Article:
Engman-Epting Lab Members

David M. Engman, MD, PhD (Professor of Pathology)

d-engman@northwestern.edu

I am Professor of Pathology and Microbiology-Immunology and have been at Northwestern since 1990. I am interested in all aspects of microbial biology and pathogenesis and also in mechanisms of myocardial infection and inflammation. I take greatest pleasure though from mentoring students, from undergraduates through junior faculty, and believe that lifelong learning and teaching science is a great privilege. I was also Director of the Northwestern MD-PhD Program for 17 years during which I trained well over 200 MD-PhD physician-scientists.

Conrad L. Epting, MD (Associate Professor of Pediatrics)

c-epting@northwestern.edu
Children's Memorial Hospital

My laboratory explores the cell surface as a dynamic platform regulating cell behavior.  Specifically, we seek to understand how surface glycoproteins regulate cell-cell fusion in muscle cells, and to determine how pathogens target cardiac muscle.  Using surface modification, we then hope to re-engineer stem cells to improve tissue targeting and tissue integration.  To accomplish these broad aims, our current research projects are exploring the following research issues:  (1) Tissue tropism of Trypanosoma cruzi.  T. cruzi demonstrates tissue tropism during both the acute and chronic phases of infection, targeting cardiac, skeletal, and smooth muscle.  Patients with chronic T. cruzi infection may develop clinical symptoms related to target tissue infection, notably myositis, dilated cardiomyopathy, and megasyndromes.  The molecular basis for these clinical observations is incompletely understood.  My research hopes to define and characterize the cell surface proteins important during the initial host-parasite interaction enabling myogenic specificity.  (2) Cell-cell fusion and GPI-anchored proteins during skeletal myogenesisSecondary skeletal myogenesis, the process of differentiation of dividing, mononuclear myoblast into quiescent, multinucleate myotubes is critical for maintenance of skeletal muscle during aging and after injury.  GPI-anchored cell surface proteins appear to be critical for these regulated membrane-membrane fusion events.  Our research hopes to dissect the molecular choreography occurring at the site of opposing membranes which enables cell fusion.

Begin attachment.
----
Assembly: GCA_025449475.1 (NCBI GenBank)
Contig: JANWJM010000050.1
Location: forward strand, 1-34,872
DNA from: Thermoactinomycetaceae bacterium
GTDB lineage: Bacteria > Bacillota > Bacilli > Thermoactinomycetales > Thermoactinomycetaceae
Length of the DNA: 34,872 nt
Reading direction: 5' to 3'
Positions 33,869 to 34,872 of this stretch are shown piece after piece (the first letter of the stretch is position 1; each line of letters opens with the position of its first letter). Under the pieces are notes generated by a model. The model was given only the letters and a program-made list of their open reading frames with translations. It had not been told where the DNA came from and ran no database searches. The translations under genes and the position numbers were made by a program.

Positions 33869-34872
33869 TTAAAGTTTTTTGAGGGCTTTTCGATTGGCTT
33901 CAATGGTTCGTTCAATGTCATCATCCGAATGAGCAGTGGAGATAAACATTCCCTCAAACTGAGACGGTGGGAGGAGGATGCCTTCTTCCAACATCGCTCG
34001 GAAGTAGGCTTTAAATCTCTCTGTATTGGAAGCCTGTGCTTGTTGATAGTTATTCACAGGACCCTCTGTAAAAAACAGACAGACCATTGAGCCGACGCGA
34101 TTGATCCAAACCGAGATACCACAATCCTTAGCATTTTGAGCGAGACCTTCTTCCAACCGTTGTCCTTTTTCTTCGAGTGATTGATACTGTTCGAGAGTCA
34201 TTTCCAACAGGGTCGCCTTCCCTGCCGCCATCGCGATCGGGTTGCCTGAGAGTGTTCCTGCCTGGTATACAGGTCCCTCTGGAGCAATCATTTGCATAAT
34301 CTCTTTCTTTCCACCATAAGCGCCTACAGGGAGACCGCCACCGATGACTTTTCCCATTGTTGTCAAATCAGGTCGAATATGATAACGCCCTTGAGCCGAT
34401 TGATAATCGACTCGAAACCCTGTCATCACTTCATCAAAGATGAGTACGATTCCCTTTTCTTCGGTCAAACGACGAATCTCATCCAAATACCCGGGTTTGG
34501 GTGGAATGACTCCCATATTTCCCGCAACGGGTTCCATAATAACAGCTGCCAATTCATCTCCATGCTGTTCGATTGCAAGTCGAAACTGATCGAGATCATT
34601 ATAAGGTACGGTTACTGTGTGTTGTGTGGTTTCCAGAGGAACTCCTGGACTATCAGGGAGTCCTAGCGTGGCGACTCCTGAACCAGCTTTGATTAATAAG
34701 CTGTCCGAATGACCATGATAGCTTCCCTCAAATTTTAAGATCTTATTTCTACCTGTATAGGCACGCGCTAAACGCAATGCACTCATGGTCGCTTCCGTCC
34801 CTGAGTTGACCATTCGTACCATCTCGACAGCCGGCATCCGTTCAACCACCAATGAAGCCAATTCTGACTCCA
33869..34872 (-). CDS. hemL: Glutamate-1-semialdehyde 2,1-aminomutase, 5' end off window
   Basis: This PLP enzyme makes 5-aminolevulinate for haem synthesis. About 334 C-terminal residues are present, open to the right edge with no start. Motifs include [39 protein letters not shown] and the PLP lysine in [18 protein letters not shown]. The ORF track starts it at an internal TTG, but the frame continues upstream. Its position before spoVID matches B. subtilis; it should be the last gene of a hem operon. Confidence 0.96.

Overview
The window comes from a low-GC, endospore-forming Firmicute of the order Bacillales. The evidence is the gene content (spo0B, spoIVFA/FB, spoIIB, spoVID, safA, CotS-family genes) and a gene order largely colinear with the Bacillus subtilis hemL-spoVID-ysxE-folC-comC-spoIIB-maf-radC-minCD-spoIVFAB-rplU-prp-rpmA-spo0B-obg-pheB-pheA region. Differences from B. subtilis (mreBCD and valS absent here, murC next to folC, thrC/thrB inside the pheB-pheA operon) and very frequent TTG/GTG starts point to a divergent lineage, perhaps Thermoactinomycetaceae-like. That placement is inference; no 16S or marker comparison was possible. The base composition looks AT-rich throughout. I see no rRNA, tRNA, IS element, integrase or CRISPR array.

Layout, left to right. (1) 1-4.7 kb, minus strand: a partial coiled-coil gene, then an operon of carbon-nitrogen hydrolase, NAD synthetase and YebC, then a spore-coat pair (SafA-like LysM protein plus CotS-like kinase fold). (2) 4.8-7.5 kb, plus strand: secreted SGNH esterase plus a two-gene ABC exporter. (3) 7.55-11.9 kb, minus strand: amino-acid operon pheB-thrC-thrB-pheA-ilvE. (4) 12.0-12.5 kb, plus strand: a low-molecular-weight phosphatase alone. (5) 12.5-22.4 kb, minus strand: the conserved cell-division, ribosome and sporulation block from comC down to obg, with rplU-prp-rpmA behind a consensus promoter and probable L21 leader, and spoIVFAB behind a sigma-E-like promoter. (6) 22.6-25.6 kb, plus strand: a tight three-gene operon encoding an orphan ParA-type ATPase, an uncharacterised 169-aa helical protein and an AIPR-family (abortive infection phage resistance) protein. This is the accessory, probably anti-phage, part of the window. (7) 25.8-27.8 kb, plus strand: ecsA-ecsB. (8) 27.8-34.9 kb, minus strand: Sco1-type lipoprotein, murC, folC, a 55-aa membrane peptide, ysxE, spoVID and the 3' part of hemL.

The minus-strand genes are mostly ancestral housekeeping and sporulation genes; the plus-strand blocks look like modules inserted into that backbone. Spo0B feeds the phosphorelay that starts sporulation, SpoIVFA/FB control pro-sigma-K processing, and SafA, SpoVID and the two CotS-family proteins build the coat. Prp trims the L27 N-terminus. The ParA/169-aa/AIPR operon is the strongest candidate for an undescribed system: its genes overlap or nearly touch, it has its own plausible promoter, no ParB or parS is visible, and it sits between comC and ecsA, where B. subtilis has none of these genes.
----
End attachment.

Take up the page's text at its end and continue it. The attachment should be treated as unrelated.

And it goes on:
Heather Carr, PhD (Research Associate)

heather.carr@northwestern.edu

Robert Brown, PhD (Postdoctoral Fellow)

robert.brown@northwestern.edu

I am postdoctoral fellow with several years experience working with Trypanosoma brucei studying metabolism and the flagellum. I am currently characterizing palmitoylation in Trypanosoma cruzi, a post-translational modification of proteins which anchors them to intracellular membranes, and I am studying a subset of the palmitoyl acyltransferase (PAT) protein family in this parasite. I am also interested in calcium signaling in the flagellum, and I am evaluating gene function of numerous proteins which could be important for sensing and motility.

   

Nga Du (Research Technologist)

n-du@northwestern.edu

 

 

Chris Runkle (Research Technologist)

c-runkle@northwestern.edu

I am a research technologist interested in a number of aspects of trypansome biology and pathogenesis. My projects range from creating a variety of luminescent parasites that permit in vivo imaging in models of disease pathogenesis to the mechanism and role of autoimmunity in Chagas disease pathogenesis.

Cheryl L. Olson (Lab Manager)

c-olson@northwestern.edu

I am the lab manager and have worked as a team with Dr. Engman since he was a first-year assistant professor, 23 years ago. Although I have been involved in virtually all of the cell biology, biochemistry and molecular genetics projects over the years, my true passion is in the mechanism of cell invasion of Trypanosoma cruzi, the agent of Chagas disease.

Aabha Sharma (Graduate Student)

AabhaSharma2012@u.northwestern.edu

I am a graduate student interested in ciliary membrane composition as it relates to cell signalling. My major project focuses on the lipid composition of the ciliary membrane with the overarching hypothesis that the lipid environment permits cell signalling complexes to assemble in this special membrane compartment of the cell.

Xiaomo Li (Graduate Student)

XiaomoLi2016@u.northwestern.edu